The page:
“So that’s it?  No chance?  If it even comes down to a contest-”

“If it were Essylt?  She’s more one-dimensional.  Padraic?  I would consider your loss a foregone conclusion.”

The girl looked down at the map of connections, fists clenched at her sides.

“What happens?” she asked.  “Later on?”

“He’ll take and borrow to create his new identity.  Connections will find less traction with you.  Even simple connections.  The ability to open a door involves a connection, however basic.  In the end?  It depends on what the two of you do.  You might be reduced to a glimmer, held together by the little that Padraic didn’t take, unable to act or even function.”

“An echo.”

“Close enough.  More likely, you’d start coming to pieces.  You might find that spirits occupy the hollow spaces that are created, which would accelerate the decay.  You might go out in a blaze of spiritual activity.  Conversely, your body might simply be ground down into your constituent elements, the spirits would nibble on the exposed edges of the girl who was once Maggie Holt, and gravity and connections would pull the half-eaten, half-faded husk to pieces.”

The girl in the checkered scarf felt her heart pounding as if she’d just run around the block.

“I should go,” she said.

“I think you should.  That line connecting to Blake looks less solid than it did a minute ago.  While you’re here, I can help reinforce things, but I can’t stop Padraic from taking things from his end of this struggle, leaving you less to work with.”

The girl grabbed her coat, pulling it on.

“Where are you going?” Sandra asked.

“Don’t know.  Maybe the Briar Girl.”

“If she were strong enough to do something substantial, I would be very surprised,” Sandra commented.

“Maybe that’s true.  But she and Blake had a connection, and maybe I can establish one with her.  She doesn’t seem like she’d be impossible to get along with.  And I can ask.  Get more info on where to go next.”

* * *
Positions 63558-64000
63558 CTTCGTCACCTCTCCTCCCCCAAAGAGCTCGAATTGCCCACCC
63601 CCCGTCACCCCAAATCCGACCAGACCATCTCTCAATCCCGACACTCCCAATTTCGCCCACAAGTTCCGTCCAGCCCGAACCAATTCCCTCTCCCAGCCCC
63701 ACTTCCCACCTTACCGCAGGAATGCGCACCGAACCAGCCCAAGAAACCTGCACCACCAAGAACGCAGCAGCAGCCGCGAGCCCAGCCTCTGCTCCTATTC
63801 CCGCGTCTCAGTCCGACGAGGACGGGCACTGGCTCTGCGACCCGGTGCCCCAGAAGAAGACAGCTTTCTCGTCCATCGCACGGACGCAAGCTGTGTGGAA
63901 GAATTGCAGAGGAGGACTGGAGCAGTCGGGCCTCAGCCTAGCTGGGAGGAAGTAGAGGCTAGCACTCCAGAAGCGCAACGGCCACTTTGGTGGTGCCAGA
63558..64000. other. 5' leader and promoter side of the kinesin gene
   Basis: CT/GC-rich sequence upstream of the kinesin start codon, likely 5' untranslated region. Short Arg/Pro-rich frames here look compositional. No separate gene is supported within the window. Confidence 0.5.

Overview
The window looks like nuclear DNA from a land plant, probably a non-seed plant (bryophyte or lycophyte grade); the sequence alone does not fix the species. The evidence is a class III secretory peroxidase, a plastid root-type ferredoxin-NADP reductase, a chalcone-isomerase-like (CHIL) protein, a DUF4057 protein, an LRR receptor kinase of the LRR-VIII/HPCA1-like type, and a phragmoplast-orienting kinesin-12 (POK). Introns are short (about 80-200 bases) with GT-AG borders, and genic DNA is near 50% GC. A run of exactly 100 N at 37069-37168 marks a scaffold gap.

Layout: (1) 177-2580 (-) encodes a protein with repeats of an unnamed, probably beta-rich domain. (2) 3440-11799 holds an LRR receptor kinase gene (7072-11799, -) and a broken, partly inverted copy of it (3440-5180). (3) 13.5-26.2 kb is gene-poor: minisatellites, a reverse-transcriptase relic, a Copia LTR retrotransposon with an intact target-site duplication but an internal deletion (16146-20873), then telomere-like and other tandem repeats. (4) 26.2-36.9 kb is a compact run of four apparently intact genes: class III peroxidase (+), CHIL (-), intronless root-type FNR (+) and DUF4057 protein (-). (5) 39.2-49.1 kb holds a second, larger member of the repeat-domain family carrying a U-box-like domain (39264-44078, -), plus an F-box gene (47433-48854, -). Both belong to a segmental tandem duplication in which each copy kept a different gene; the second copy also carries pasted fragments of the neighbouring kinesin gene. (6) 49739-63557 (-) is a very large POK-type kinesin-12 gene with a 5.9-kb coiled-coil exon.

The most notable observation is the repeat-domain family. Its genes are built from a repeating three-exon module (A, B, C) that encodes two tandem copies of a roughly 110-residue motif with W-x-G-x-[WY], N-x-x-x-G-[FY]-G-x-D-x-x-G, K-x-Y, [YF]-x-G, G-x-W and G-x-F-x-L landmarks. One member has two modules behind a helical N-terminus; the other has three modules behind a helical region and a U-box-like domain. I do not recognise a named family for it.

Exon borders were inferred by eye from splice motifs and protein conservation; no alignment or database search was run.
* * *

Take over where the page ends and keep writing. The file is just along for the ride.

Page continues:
“Maybe, instead of doing that, you should tackle the more dangerous possibilities while you’re still strong enough.”

The girl in the checkered scarf paused midway through doing up her buttons.  “You’re trying to nudge me to Johannes again.”

“It wouldn’t be a bad idea.”

“Maybe, maybe not.  And I do owe you one… but… what about her?”

She is… not your best bet.”

“She could have an answer.  She’s been around for a freaking long time.”

“True on both counts.”


“I suppose if you’re going to talk to her, you should be as strong as possible.”

Great.  Unless there’s something I should know?”

“You know who she is?”


“You know what she is?”

“Pretty sure.”

“So long as you go in armed with knowledge.  She can’t hurt you unless you give her the chance.”

The girl with the checkered scarf nodded.  “Just in case, could I- do you have a weapon I could borrow?  I know it’s more valuable and permanent than food, but…”

“I have a number of weapons.  Metal?  I assume you’re still worried about them?”

“Not unworried.  They’re impatient, not exactly the type to wait all this time, lurking outside and attack me in broad daylight.  But one of them did promise to come after me, so…”

“Any preference in terms of what you’d want to wield?”

Bigger and sharper the better, the girl thought.

Then she reconsidered.

“My implement is a knife.  I’ll take something in that vein, if that’s okay.”

Sandra walked over to a bookshelf.  She withdrew a case and opened it.  Three knives sat within.  She placed the knife on the arm of the armchair.

The girl picked it up.  A stiletto, long and narrow, with a sheath.  “You sure?”